The Mind’s Eye: The Doctor finds himself alone in the jungle of a distant world, discovered by security officers from a human expedition which has arrived to examine the planet’s plant life. One particular specimen is of great interest to the expedition’s leaders: a plant which can infiltrate the dreams of animal victims before it consumes them. One side effect of even the most fleeting exposure is memory loss, and only now does the Doctor remember that Peri and Erimem were with him. Erimem is discovered in the jungle, and the Doctor has to use an experimental technique to enter her dreams and lead her back to reality. When Peri is found, however, she is in a more advanced state of the process – the plant has enveloped her body and begun to feed. The Doctor is ready to go into Peri’s dreams to save her, but he discovers that some members of the expedition have a vested interest in studying Peri as she dies.
Mission Of The Viryans: In an attempt to bring Peri to a destination free of strife and tragedy for once, the Doctor takes her to a planet renowned for its relaxed social gatherings. But even there she can’t escape trouble – and if she can’t figure out what the Viryans are up to, she may not escape at all.
The Mind’s Eye Cast: Peter Davison (The Doctor), Nicola Bryant (Peri), Caroline Morris (Erimem), Owen Teale (Hayton), Rebecca Front (Major Takol), Thomas Brodie-Sangster (Kyle), Richard Laing (Ukarme), Nicola Weeks (Andree)
Mission Of The Viryans Cast: Peter Davison (The Doctor), Nicola Bryant (Peri), Peter Sowerbutts (Lawrence), Philip Childs (Chris)
Timeline: between Son Of The Dragon and The Bride Of Peladon
LogBook entry and TheatEar review by Earl Green
Review: It’s easy to argue that there really isn’t much that’s original about The Mind’s Eye; there’s a laundry list of SF “been there, done thats” to get through, from the artificially-induced dream that will kill the dreamer if they imagine their own death, to the planet where nighttime brings out the worst in the local fauna, to a second character inserting themselves into another character’s lucid dream. Even the treachery of some of the guest characters isn’t a huge surprise; that much seems, at least, like textbook ’80s Doctor Who, which is after all what The Mind’s Eye is, to some degree, emulating.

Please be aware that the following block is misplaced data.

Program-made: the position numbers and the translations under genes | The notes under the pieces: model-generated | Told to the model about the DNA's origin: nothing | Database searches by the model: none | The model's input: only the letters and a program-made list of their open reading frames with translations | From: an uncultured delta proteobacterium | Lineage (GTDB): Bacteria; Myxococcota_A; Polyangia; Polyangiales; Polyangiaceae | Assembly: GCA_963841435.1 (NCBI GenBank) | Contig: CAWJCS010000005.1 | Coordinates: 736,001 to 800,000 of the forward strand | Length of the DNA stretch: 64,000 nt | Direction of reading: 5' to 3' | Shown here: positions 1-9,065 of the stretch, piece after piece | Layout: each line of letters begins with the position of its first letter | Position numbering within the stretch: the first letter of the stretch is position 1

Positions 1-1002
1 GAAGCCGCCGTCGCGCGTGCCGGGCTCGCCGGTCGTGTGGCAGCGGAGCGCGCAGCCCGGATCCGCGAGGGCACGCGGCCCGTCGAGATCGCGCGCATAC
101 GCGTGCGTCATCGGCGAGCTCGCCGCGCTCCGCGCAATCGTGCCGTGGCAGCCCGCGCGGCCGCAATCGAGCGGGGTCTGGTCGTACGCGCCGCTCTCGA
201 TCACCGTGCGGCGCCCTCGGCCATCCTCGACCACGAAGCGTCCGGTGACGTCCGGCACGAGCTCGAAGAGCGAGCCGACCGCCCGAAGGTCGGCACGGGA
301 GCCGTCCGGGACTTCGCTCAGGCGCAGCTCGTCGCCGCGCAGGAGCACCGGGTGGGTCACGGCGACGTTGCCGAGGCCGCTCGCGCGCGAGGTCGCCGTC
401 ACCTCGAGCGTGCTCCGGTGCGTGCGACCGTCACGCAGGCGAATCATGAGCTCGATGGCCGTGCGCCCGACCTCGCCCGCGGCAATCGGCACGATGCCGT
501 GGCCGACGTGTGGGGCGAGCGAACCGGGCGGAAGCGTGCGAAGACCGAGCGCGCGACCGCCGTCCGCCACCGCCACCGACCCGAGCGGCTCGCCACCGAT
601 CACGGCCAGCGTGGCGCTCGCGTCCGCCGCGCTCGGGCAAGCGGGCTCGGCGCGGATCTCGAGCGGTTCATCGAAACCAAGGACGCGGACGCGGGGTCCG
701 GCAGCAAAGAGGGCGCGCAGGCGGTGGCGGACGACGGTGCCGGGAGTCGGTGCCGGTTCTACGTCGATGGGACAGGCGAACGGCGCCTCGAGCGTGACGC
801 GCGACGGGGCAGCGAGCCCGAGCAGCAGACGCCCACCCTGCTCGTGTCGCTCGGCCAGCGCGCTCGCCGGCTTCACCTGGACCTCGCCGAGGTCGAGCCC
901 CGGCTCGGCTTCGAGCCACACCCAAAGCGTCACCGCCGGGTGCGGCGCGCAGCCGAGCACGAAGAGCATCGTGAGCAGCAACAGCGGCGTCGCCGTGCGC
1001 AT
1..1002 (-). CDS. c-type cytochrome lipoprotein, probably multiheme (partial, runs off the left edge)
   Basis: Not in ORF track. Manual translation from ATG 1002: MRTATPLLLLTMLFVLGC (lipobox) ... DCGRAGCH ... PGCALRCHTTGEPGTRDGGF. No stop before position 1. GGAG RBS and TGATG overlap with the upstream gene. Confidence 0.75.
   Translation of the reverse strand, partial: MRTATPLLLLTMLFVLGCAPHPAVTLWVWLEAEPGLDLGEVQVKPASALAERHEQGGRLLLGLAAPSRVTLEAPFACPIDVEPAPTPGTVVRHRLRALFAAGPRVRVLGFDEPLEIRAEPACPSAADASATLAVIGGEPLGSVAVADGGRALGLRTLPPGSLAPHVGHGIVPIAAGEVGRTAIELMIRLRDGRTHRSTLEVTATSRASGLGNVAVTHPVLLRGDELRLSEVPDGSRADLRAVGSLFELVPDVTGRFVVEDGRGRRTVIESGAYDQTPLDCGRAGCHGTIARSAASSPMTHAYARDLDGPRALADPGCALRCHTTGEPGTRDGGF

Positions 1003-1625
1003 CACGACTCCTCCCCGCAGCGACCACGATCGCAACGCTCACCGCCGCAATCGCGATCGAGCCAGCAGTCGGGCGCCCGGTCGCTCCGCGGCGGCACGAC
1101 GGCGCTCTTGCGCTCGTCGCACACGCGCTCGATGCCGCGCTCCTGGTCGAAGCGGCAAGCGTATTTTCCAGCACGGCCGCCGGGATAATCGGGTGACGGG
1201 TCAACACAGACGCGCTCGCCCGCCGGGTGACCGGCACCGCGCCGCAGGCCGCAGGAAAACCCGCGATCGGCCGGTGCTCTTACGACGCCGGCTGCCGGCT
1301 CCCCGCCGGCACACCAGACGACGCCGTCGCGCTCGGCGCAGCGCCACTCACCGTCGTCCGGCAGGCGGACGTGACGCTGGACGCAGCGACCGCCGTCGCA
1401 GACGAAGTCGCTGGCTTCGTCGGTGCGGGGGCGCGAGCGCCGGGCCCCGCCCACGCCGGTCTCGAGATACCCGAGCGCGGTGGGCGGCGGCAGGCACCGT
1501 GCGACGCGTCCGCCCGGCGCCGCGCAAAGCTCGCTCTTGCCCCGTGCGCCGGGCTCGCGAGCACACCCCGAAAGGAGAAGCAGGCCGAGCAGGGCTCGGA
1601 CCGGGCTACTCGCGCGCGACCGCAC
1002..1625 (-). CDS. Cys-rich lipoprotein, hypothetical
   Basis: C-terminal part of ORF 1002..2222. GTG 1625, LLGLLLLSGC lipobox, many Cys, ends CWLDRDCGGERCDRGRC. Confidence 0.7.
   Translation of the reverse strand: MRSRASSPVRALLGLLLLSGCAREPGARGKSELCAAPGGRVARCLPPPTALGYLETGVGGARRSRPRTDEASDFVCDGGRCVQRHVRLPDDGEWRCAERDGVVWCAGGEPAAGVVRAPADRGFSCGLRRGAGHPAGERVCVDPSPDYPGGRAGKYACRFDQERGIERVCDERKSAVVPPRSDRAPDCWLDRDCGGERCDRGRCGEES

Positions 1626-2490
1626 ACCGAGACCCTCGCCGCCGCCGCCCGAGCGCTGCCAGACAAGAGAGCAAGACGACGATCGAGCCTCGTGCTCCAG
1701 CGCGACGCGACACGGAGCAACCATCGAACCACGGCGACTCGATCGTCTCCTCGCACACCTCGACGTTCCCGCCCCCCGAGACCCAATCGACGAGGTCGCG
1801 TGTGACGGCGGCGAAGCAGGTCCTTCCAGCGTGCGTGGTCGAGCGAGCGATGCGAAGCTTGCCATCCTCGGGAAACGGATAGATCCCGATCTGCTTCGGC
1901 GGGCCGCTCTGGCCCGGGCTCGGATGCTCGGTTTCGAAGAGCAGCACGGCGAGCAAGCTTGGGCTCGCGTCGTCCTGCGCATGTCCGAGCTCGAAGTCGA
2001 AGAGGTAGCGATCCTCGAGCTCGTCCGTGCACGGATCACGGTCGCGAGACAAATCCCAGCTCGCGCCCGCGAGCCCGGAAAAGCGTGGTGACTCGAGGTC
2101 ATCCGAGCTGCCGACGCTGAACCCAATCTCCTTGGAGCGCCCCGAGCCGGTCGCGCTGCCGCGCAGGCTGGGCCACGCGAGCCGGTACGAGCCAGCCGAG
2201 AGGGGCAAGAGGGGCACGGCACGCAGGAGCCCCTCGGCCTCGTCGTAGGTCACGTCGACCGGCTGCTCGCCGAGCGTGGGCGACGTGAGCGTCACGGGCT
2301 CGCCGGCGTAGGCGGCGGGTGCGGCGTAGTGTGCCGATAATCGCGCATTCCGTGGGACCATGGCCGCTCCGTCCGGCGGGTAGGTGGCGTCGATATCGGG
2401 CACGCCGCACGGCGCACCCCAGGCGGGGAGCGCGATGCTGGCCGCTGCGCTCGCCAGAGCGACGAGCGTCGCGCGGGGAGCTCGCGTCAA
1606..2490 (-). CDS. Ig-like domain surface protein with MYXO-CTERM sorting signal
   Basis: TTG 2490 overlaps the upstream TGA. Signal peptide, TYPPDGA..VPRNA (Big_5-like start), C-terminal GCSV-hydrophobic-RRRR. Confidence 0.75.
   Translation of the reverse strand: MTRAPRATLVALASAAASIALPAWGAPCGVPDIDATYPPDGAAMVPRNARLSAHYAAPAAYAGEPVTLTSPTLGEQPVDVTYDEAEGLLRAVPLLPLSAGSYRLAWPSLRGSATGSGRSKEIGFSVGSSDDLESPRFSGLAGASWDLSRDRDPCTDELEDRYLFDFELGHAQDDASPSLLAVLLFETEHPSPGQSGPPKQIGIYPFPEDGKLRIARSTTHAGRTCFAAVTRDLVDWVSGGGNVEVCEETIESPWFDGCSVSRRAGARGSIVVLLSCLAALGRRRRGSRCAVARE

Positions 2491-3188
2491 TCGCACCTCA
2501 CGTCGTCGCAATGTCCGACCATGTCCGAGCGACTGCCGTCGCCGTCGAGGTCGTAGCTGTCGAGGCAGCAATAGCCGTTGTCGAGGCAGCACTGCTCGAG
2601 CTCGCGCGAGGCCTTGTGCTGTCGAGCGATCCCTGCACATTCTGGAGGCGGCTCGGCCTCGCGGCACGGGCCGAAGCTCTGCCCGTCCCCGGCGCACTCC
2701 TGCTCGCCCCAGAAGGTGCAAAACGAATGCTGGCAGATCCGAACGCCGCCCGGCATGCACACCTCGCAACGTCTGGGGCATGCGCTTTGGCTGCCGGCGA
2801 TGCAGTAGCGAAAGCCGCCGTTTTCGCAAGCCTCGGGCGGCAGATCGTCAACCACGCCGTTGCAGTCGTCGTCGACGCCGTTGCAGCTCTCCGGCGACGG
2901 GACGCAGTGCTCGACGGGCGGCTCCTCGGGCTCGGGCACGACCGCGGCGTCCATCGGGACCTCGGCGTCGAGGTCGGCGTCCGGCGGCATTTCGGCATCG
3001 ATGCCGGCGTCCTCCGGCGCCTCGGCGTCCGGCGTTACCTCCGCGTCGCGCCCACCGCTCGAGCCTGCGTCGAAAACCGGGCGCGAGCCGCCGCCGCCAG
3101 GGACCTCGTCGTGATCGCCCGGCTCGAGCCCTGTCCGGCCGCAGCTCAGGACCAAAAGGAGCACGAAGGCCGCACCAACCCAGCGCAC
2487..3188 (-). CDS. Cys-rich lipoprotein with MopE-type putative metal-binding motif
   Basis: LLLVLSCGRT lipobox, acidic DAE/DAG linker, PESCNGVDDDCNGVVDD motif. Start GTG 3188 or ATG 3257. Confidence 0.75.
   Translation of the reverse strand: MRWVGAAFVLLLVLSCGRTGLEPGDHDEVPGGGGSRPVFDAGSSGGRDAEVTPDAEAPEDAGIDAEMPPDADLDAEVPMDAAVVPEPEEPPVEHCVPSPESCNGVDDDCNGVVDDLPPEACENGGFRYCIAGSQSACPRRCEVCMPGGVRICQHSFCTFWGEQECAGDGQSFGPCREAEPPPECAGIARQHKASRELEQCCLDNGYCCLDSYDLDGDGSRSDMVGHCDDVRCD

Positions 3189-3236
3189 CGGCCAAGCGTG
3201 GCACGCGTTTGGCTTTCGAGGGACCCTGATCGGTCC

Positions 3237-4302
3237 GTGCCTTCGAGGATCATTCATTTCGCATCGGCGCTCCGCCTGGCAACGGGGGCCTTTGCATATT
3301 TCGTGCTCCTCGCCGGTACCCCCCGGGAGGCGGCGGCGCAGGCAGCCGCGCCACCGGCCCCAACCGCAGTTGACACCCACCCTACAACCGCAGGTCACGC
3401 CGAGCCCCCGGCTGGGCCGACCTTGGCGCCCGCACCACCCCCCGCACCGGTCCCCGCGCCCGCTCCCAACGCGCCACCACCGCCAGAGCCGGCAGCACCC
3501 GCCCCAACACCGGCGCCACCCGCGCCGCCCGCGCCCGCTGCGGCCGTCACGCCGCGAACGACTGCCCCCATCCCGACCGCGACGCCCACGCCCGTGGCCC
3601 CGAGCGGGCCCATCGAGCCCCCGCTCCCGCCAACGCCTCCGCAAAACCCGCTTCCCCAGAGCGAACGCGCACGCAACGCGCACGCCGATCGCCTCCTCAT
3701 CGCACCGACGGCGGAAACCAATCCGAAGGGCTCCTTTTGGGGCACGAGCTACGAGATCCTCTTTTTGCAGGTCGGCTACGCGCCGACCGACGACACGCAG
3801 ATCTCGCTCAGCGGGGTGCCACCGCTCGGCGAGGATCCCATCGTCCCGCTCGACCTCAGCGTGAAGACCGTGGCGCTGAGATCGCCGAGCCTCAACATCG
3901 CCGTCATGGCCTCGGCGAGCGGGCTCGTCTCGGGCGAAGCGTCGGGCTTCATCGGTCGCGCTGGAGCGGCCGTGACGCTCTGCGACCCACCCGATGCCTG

Where The Mind’s Eye succeeds, then, isn’t a matter of a groundbreaking plotline, but the strength of its performances. Nicola Bryant and Caroline Morris get to carry their characters over into invented realities where they’re still the same people, but dealing with more mundane (in Peri’s case) or even more fantastic (in Erimem’s case) circumstances. Peri’s dreams bring her firmly down to Earth, where she’s practically living a soap opera chain of events, while Erimem finds herself in a setting that combines her native ancient Egypt and the futuristic intrigue she has seen in the Doctor’s company. Both actresses sink their teeth into this material and make the most of it; also listen for Thomas Sangster, fresh from playing the pivotal role of Tim Latimer in the new series episodes Human Nature and Family Of Blood, as Peri’s angsty teenage stepson.
The guest artists each double/triple up, both as characters in the futuristic colony setting, and as different characters in Peri and Erimem’s dreamscapes. That they’re able to convincingly adopt different accents and, in Owen Teale’s case, such significantly different personas that you’d swear there was another actor playing that part, is a testament to their skill. Perhaps not the most inventive storyline, but an entertaining three-part adventure thanks to its cast.
Filling out the second disc is a single-part story, Mission Of The Viryans, which follows up on previous one-parters Urgent Calls and Urban Myths by introducing us to the Viryans, who apparently use engineered viruses to do their work, both dirty and otherwise. The supplemental material on the CD makes it clear that all of these single-part stories have only been put in place to set up the Viryans for a later full-length story of their own, so I’m still not sure what to say. Mission does have one interesting gag to recommend it, in which the end credit music rolls and then we get more story: the conclusion we thought we were getting was, in fact, a red herring. Nicola Bryant is definitely in center stage for Mission, effectively carrying the entire story.